Remember, this blog is about Southwest Louisville. The majority of people here want the city to pick up months-old storm debris and maybe entice someone to open a decent bookstore on Dixie Highway that doesn't involve peep shows, or at least for the residents of this community to feel as though they are involved in the dialogue when it comes to priorities. Downtown projects such as Fourth Street Live and the bike station only alienate and divide our city, and are seen by most in the Southwest as catering to "the elite".

To all this, I propose we open up a discussion on the bike issue. Can we meet in the middle? Or will we continue to separate ourselves according to imaginary boundaries? We are, after all, Louisvillians.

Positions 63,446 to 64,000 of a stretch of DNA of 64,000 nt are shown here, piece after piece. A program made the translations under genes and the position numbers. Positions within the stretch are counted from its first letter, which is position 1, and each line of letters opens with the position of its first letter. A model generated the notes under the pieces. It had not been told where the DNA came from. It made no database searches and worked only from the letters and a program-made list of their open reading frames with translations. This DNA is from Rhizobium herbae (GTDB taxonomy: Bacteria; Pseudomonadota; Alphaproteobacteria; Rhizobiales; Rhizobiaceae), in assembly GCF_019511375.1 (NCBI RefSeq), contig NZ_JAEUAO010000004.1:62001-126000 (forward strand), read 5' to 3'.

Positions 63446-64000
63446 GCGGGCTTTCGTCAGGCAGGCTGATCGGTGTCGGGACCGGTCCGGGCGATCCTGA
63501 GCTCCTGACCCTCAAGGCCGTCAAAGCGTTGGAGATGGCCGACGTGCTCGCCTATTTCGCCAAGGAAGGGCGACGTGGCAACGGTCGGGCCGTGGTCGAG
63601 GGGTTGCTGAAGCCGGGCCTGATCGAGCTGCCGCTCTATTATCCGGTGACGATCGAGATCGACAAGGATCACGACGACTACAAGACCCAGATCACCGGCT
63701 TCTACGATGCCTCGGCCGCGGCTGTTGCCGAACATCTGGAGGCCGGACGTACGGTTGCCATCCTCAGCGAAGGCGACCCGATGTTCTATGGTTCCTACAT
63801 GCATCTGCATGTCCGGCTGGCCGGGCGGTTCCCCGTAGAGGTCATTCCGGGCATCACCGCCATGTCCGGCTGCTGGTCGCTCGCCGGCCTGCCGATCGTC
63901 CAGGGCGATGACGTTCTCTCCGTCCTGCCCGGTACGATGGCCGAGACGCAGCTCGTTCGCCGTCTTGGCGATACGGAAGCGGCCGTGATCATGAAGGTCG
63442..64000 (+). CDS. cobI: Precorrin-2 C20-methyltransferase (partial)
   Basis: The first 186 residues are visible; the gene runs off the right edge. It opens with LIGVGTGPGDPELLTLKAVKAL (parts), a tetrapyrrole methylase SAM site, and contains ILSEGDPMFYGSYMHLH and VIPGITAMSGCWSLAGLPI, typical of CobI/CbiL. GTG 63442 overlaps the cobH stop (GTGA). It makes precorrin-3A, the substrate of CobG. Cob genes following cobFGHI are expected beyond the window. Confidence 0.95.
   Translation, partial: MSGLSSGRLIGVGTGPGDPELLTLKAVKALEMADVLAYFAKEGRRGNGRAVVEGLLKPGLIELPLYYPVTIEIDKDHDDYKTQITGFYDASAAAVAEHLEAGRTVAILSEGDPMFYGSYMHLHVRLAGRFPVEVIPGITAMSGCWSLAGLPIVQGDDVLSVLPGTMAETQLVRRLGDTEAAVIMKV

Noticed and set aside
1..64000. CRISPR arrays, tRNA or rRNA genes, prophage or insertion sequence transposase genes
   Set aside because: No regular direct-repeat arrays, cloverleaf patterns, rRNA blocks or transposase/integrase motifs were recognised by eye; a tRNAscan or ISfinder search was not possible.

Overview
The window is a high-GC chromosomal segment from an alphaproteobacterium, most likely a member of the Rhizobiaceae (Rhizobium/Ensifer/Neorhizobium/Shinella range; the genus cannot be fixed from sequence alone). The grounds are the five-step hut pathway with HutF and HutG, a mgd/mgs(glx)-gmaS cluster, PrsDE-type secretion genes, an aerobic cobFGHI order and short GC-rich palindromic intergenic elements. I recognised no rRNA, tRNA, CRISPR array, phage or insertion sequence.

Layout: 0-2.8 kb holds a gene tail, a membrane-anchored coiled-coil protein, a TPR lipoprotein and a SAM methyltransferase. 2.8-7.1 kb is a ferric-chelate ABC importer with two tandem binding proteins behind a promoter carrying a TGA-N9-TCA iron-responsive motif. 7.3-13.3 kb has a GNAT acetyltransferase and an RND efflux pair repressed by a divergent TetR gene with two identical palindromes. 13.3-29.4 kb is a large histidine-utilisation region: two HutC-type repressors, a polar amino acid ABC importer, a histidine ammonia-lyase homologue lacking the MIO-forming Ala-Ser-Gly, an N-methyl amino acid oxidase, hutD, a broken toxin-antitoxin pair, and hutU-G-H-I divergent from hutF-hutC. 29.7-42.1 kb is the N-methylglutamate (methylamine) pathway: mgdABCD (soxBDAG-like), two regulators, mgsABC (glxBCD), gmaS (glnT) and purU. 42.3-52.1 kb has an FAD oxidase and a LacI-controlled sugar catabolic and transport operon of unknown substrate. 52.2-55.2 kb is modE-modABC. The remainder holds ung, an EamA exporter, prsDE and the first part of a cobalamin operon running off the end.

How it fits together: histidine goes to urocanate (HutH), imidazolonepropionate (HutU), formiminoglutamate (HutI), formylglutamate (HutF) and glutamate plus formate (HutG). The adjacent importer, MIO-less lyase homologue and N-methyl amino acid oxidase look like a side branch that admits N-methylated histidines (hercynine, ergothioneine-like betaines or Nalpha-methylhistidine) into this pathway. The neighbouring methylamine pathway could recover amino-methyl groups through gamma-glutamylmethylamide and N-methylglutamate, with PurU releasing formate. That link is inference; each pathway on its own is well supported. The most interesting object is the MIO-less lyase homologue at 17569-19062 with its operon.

1. Brian
    It certainly is an admirable notion to meet in the middle, but I see no compromise. Many have yet to remember that it was only seven years ago that a huge area of unincorporated county was merged with a 200+ year old city with a much more developed infrastructure.

    Those wanting to move along as if merger never happened must quickly do a "reality check". I seem to recall of late the city treasury has not gotten that much larger.

    The folks on the Southwest Dream Team are crying out to city leaders to hear our needs, many priorities are in need of attention, Iroquois Park trails still look like a war zone and yes I just took a look out front and the limbs are still there!

    Sure a bike station is a good idea, but not just yet. Other priorities deserve recognition.